Minority Party Strategy in the House of Representatives: Cross-Pressuring and the Motion to Recommit

Abstract

The minority party in the House of Representatives possesses few procedural advantages. As a result, it is typically dominated by the majority party. I argue that the minority controls the use of one procedure in the House, the motion to recommit, and that it uses this control to strategically cross-pressure members of the majority party. Ultimately, this cross-pressuring places the minority in a win-win situation where they either receive a policy victory or better election results. The results of this project overwhelming support the theory of cross-pressuring and indicate that the minority is able to design, implement, and reap the benefits of its own strategy in the House. INDEX WORDS: Congress, House of Representatives, Minority party, Motion to recommit, Legislative process, Legislative strategy MINORITY PARTY STRATEGY IN THE HOUSE OF REPRESENTATIVES: CROSSPRESSURING AND THE MOTION TO RECOMMIT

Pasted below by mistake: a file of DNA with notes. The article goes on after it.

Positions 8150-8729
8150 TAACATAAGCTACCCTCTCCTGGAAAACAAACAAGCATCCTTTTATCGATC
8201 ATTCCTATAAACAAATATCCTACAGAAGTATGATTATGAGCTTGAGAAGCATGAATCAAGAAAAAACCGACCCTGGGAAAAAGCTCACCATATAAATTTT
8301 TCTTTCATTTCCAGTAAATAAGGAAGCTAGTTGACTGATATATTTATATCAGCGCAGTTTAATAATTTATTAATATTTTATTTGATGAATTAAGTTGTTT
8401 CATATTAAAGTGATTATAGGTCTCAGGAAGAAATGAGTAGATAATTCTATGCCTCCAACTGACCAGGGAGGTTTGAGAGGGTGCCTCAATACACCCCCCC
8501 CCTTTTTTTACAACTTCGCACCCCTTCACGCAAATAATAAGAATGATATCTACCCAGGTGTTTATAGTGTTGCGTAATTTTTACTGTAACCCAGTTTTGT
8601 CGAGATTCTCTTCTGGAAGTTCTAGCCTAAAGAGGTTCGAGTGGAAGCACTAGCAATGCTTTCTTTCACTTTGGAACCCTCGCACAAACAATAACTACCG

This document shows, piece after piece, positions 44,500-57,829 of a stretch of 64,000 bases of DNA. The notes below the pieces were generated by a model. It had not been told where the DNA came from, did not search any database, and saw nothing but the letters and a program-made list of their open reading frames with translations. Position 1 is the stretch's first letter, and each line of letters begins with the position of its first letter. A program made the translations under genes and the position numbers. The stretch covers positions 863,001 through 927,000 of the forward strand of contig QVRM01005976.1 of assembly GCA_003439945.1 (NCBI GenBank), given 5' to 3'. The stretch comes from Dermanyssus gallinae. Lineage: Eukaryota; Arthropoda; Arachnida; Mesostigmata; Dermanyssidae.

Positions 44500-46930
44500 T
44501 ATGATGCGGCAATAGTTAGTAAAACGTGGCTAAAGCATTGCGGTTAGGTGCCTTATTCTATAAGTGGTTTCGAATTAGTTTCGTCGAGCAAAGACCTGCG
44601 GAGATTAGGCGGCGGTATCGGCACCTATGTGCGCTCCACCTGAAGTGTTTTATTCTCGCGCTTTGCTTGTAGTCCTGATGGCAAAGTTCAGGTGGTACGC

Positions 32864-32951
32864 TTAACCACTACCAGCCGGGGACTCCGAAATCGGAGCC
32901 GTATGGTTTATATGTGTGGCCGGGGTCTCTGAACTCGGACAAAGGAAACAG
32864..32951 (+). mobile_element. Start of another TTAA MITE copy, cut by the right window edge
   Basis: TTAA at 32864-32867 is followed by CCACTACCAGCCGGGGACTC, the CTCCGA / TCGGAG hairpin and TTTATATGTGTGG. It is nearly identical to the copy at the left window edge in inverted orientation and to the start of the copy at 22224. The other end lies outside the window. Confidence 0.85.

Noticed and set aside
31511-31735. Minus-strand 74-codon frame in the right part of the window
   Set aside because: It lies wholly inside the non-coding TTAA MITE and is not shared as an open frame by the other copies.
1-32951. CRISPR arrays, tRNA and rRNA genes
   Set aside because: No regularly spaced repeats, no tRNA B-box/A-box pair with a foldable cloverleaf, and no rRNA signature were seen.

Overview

Extracted Key Phrases

17 Figures and Tables

Cite this paper

@inproceedings{Webb2015MinorityPS, title={Minority Party Strategy in the House of Representatives: Cross-Pressuring and the Motion to Recommit}, author={Brian Webb and Jeffrey Victor Lazarus and Amy McKay and Amy Steigerwalt}, year={2015} }